Friday, 4 September 2015


So there I was, in a process to discern whether God had called me into priesthood.  I was also putting loads of extra effort into my PR clients, driven by the conviction that Jesus had signalled that I would make a stack more money and be able to go into full time ministry. 

I would be 'Reverend Bountiful', fisher of men and women.

Oh, boy was I in for a shock.

I wasn't doing badly when I received my calling - nice house, a Merc, overseas holidays - but not enough to retire. Even if I could have lived on a stipend it didn't make actuarial sense for Church to employ people in their 50's  and then be responsible for them in their old age. Besides, I had a disabled son to support.

So why did I think I was called to full time ministry? You may remember that I'd felt called while meditating on the gospel story in which Jesus stands on the beach and sends the disciples to fish again after an unsuccessful night. They return with nets so full  that they can't even load the fish into the boats. Jesus then tells them that he will make them fishers of men.  

While I have no doubt that my priestly calling was in that meditation. I am just as certain of the dangers of taking the Bible too literally. 

There is real risk in reading the Scriptures as you would your  horoscope  in the daily newspaper. Somehow I'd heard Jesus promising me unprecedented financial success if I worked my butt off. 

But let's get back to the thread. 

Being an ordinand is no cake walk. One tends to shift from being a much pampered member of the congregation to the very bottom of the church hierarchical pile. It's like graduation from junior school to High School where you start at the bottom rung of the new ladder.

You have a living to earn and you have a new boss who expects you to work on week-ends. Your annual family holiday feels like a cardinal sin. Forget Lent. Forget Easter. Forget Christmas. That's like taking leave when there's annual stocktaking at work. 

You are desperate to be put forward for the discernment conference. This means trying to impress your parish clergy, the parish council, your bishop, your archdeacon the folk who run the discernment programme and God. (Probably in that order.)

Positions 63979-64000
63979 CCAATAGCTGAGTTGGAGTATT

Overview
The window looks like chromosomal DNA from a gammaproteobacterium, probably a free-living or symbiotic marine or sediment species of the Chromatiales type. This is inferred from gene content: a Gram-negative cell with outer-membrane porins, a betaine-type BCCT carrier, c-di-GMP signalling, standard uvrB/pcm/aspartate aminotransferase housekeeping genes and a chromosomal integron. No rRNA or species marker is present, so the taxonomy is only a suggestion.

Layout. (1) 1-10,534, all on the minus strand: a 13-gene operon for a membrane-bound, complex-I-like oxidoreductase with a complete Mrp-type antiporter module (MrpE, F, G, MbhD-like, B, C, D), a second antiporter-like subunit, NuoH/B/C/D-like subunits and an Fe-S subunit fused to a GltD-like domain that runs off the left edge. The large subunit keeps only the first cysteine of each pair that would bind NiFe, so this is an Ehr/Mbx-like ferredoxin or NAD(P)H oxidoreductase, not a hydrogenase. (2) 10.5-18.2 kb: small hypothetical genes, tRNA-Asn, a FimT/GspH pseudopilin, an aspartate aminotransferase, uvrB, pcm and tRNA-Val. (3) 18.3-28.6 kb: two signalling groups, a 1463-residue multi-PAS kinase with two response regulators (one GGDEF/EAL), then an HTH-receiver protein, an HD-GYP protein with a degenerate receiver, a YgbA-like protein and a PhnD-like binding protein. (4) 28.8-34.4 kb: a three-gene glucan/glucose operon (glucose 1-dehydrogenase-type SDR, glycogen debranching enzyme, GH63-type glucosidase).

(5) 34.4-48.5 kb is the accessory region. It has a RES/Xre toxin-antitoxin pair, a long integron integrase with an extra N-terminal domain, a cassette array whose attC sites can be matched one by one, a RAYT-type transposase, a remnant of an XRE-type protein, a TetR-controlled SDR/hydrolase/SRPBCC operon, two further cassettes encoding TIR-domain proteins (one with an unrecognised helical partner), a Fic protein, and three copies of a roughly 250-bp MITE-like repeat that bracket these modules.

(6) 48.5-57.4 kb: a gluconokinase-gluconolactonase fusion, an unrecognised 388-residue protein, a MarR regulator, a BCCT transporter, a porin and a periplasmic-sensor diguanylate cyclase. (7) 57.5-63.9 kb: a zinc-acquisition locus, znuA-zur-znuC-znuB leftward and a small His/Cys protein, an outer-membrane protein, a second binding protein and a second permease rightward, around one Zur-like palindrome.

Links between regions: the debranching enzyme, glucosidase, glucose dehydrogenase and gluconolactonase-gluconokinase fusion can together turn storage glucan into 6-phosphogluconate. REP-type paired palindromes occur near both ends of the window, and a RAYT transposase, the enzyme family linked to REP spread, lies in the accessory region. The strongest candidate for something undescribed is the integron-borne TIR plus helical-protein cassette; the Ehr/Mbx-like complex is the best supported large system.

In short, burn out looms. 

Women ordinands weep, much to the disgust of their rectors. 

Male ordinands see their doctors about stress symptoms.

Families make supportive noises but often feel neglected.

It's a war zone and I knew I had to work smarter at making my fortune so I pitched for a major government tender. Part of the process was to get a tax clearance certificate. 

'Ah!' said the grim man at the Receiver's office, 'We've been looking for you. You haven't paid VAT or tax for years.' 

My accountant, who handled all those matters, had paid himself instead of the Receiver. He'd dust-binned all warning correspondence so I didn't have a clue. He eventually went to jail but the backlog, the penalties and interest were humungous. 

 Like so many middle class South Africans our lifestyle had been financed by easily obtained credit. I was more than broke. I was insolvent.

That wasn't Jesus I'd heard from a beach. It was the tax man calling from his miserable cubicle.

This begged the question. What if my calling to priesthood had also been wishful thinking? If not, would the Church still have me? 

There was a meeting with the bishop and my former rector who was the bishop elect. They decided that I should stay in the ordinand's programme.